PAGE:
There is little clinical data to prove whether repetitive and forceful movements of the hand and wrist during work or leisure activities can cause carpal tunnel syndrome. Repeated motions performed in the course of normal work or other daily activities can result in repetitive motion disorders such as bursitis and tendonitis. Writer's cramp - a condition in which a lack of fine motor skill coordination and ache and pressure in the fingers, wrist, or forearm is brought on by repetitive activity - is not a symptom of carpal tunnel syndrome.

Symptoms

Symptoms usually start gradually, with frequent burning, tingling, or itching numbness in the palm of the hand and the fingers, especially the thumb and the index and middle fingers. Some carpal tunnel sufferers say their fingers feel useless and swollen, even though little or no swelling is apparent. The symptoms often first appear in one or both hands during the night, since many people sleep with flexed wrists. A person with carpal tunnel syndrome may wake up feeling the need to "shake out" the hand or wrist. As symptoms worsen, people might feel tingling during the day. Decreased grip strength may make it difficult to form a fist, grasp small objects, or perform other manual tasks. In chronic and/or untreated cases, the muscles at the base of the thumb may waste away. Some people are unable to tell between hot and cold by touch.

Exams and Tests
A physical examination may find:

  • Numbness in the palm, thumb, index finger, middle finger, and thumb side of the ring finger
  • Weak hand grip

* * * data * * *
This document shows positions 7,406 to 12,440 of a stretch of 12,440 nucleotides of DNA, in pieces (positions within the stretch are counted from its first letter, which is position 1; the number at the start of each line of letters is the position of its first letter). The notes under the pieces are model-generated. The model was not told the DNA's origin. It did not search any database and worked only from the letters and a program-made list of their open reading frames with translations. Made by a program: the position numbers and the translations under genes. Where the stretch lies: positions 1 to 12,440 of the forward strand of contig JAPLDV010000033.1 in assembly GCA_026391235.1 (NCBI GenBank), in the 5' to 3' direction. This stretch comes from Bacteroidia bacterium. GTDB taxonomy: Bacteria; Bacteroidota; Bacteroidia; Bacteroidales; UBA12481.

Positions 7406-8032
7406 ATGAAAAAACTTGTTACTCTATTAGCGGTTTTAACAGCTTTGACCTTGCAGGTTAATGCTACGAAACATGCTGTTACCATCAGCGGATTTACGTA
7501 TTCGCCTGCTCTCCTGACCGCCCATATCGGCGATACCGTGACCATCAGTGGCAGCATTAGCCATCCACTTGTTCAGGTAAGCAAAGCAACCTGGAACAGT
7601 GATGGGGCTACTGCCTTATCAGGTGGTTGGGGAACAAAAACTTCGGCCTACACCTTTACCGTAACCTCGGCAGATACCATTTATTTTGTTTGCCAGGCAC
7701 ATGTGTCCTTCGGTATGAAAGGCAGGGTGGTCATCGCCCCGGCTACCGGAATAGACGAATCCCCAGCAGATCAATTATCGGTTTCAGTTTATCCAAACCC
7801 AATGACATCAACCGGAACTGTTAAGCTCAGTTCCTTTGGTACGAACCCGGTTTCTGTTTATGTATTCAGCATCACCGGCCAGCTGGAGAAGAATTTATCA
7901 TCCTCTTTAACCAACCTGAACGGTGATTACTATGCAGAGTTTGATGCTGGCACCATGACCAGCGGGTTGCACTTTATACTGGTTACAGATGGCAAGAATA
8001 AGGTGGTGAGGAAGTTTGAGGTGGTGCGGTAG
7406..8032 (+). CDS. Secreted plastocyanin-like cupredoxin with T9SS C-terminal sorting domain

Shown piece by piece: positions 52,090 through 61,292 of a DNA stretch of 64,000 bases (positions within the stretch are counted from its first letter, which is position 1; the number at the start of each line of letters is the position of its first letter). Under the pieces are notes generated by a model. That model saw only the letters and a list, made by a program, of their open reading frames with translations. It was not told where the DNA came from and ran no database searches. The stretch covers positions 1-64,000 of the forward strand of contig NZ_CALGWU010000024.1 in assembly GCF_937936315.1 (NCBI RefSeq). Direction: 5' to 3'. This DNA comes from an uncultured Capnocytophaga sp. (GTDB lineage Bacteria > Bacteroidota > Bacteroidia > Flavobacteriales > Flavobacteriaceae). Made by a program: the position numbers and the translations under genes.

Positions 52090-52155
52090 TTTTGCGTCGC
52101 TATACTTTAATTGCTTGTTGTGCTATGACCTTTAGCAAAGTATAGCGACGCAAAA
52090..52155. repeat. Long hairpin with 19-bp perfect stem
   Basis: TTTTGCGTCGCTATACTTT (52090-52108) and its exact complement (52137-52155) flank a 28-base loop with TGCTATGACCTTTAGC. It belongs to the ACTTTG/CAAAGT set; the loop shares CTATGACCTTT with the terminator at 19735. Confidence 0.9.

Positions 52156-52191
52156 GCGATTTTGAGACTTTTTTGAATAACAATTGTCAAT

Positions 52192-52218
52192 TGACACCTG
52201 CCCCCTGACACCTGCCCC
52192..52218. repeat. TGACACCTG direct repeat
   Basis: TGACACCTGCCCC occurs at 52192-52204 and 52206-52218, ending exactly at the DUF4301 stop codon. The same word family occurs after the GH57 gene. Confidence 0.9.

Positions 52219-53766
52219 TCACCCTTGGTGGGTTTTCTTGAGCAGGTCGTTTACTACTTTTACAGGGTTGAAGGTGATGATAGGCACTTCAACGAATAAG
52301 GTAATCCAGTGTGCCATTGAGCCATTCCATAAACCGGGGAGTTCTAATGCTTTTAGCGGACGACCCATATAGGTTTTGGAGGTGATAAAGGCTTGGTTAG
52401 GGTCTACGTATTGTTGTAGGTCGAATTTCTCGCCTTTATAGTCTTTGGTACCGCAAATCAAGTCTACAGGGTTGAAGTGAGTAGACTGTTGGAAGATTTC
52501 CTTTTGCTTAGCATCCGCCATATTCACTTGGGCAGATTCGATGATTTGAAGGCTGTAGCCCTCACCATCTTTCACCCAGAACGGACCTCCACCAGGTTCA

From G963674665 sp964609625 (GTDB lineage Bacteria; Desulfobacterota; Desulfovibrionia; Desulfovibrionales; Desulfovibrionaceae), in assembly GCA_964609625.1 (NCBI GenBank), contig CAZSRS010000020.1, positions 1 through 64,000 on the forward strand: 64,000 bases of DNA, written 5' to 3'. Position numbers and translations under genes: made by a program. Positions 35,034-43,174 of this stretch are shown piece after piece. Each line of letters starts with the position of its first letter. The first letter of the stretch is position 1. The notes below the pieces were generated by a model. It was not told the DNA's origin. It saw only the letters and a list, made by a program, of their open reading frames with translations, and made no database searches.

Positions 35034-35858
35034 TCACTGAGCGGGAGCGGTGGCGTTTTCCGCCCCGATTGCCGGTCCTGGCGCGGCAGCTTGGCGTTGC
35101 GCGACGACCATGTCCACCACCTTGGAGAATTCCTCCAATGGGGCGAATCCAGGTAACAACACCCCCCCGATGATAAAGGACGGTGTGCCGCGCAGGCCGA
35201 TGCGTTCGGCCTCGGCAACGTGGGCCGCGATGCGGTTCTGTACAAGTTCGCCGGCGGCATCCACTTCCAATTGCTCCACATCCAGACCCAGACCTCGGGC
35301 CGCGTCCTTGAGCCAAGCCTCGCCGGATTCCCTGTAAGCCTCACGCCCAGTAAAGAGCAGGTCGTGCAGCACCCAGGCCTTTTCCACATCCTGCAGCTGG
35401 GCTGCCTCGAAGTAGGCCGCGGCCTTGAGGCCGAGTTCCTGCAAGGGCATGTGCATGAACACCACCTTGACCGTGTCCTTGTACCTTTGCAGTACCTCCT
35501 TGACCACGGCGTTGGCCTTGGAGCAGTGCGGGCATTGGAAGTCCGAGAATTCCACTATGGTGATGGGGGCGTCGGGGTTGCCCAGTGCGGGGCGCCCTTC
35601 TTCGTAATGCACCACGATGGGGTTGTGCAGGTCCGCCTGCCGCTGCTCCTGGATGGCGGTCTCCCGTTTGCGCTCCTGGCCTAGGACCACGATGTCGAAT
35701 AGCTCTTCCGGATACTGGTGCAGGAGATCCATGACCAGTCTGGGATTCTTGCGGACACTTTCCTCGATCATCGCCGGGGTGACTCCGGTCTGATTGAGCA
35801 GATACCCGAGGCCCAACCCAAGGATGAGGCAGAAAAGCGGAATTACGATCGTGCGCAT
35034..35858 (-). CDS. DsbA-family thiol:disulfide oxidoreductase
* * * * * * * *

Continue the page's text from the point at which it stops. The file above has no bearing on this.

• Tapping over the median nerve at the wrist may cause pain to shoot from the wrist to the hand (this is called Tinel's sign)
  • Bending the wrist forward all the way for 60 seconds will usually result in numbness, tingling, or weakness (this is called Phalen's test)

Tests may include:

  • Electromyography
  • Nerve conduction velocity
  • Wrist x-rays should be done to rule out other problems (such as wrist arthritis)

Treatment

Initial treatment generally involves resting the affected hand and wrist for at least 2 weeks, avoiding activities that may worsen symptoms, and immobilizing the wrist in a splint to avoid further damage from twisting or bending.

Exercise - Stretching and strengthening exercises can be helpful in people whose symptoms have abated. These exercises may be supervised by a physical therapist, who is trained to use exercises to treat physical impairments, or an occupational therapist, who is trained in evaluating people with physical impairments and helping them build skills to improve their health and well-being.

Prevention
Avoid or reduce the number of repetitive wrist movements whenever possible. Use tools and equipment that are properly designed to reduce the risk of wrist injury.